Here’s my low-tech tip for how to organize all those business cards you (should!) have been getting at all the networking events you have been going to (you HAVE been networking, right????!?). I have an address book in my computer, I have a Palm, I have considered whether or not to enter “ALL” business cards I collect into an electronic medium, but so far I’ve found an easier (for me) way to keep business cards at my fingertips.
It involves several 1.5 & 2 inch 3-ring binders, and Avery (or similar) business card sheets — these sheets hold 10-up — putting cards back-to-back to display on 2 sides makes it 20 cards per page… There also are tabbed business card sheets so you can use some of the sheets as dividers. I also get 100% post-consumer recycled college-ruled 3-ring binder paper, which I keep in clipboards on my desk, normal section dividers, and a set of A-Z section dividers I had laying around for years.
Here’s how I set them up:
One binder (about 1.5 inch right now) is the “Business Cards” binder and that has a section for the Orange County Chamber, Sullivan County Chamber, Orange Networking Alliance, each BNI chapter I visited, Toastmasters, etc. When I meet someone at an event by a specific group, their card goes into that group’s section. Later, when I’m trying to connect people together, all I have to do is remember which group I met someone at to find their card. Within sections, I’m not terribly picky about the order I put them in: most of those groups don’t have enough people/cards in them to get too anal about how to organize the section.
I keep a 2″ binder for warm/hot prospects, a 2″ ring binder for current clients, and a 1.5″ binder for clients “in support.”
Prospect book: I set up the book with a few business card sheets, a plain piece of filler paper for an index, then the A-Z dividers. When a prospect calls, I grab a clipboard and start taking notes on the filler paper (or on 1-sided scrap, more on that later). Then it’s time to file their information. If I have their business card, I slip it into the business card sheet in the front of the book. I write their name & business name, perhaps how they were referred to me, on the index in pencil, underline the letter in their name or business name that I’m filing them under, and file them in the binder in that section. Now when I need to touch base with that prospect, I can easily take the binder off the shelf, start dialing or emailing them just from their card, then turn to the divider section and have my hand-written notes at my fingertips.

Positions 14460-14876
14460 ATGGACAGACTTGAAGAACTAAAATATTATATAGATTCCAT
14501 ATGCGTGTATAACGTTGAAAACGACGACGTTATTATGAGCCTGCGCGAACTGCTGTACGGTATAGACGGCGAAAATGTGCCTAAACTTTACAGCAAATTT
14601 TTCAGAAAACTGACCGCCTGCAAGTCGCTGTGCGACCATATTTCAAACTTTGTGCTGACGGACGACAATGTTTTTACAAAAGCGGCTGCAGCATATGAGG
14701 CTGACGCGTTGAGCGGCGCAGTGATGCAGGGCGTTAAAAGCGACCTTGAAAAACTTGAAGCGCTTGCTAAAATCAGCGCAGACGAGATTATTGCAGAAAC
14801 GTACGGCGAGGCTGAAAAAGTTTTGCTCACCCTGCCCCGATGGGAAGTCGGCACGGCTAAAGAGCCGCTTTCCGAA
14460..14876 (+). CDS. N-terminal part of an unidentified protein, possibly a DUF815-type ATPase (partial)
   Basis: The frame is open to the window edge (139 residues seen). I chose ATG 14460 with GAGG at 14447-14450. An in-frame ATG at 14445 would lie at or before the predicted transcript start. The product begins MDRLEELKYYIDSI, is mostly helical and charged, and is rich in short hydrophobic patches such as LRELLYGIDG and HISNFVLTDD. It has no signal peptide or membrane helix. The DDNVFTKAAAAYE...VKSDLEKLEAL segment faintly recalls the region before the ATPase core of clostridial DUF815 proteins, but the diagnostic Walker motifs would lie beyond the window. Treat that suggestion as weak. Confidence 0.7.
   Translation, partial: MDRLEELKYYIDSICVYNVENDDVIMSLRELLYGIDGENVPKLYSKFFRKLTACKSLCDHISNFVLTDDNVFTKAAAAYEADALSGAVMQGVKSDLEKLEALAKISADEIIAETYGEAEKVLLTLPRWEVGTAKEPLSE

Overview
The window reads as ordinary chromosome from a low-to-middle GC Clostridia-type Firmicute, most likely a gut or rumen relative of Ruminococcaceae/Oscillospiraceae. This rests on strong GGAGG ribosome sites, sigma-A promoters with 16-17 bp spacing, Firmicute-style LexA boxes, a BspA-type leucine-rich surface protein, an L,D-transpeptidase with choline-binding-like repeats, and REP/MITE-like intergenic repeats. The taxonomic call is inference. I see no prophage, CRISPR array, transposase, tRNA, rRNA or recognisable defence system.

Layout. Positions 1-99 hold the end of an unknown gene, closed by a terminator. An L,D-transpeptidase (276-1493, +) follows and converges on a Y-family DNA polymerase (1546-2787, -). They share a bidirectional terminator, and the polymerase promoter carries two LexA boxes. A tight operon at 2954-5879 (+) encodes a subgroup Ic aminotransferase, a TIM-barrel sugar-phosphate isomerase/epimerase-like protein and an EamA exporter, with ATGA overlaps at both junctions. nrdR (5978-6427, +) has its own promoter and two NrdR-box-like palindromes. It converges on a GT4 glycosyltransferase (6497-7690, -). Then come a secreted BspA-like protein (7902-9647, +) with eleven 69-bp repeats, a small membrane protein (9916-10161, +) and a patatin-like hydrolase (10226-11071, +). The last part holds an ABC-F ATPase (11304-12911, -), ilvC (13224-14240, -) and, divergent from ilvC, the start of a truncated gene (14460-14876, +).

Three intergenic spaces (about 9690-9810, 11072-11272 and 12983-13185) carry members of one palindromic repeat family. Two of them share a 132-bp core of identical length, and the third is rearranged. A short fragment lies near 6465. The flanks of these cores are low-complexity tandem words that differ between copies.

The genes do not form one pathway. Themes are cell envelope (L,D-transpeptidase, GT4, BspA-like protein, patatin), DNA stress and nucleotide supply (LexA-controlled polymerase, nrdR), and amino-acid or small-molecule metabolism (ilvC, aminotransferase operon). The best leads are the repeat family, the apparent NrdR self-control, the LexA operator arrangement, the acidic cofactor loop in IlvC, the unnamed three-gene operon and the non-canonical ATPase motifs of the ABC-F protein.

If that person becomes a client, their information gets moved to my client book, and their name gets erased from the index in the prospect book. Their business card goes in the front of the client book, and I now use a complete divider section for the client. I still use an index in pencil for the front of the book, but these sections are numbered. I file notes on phone calls, timesheets, contracts, and other documentation in their section. Once the client’s job is finished, they migrate to the In Support book.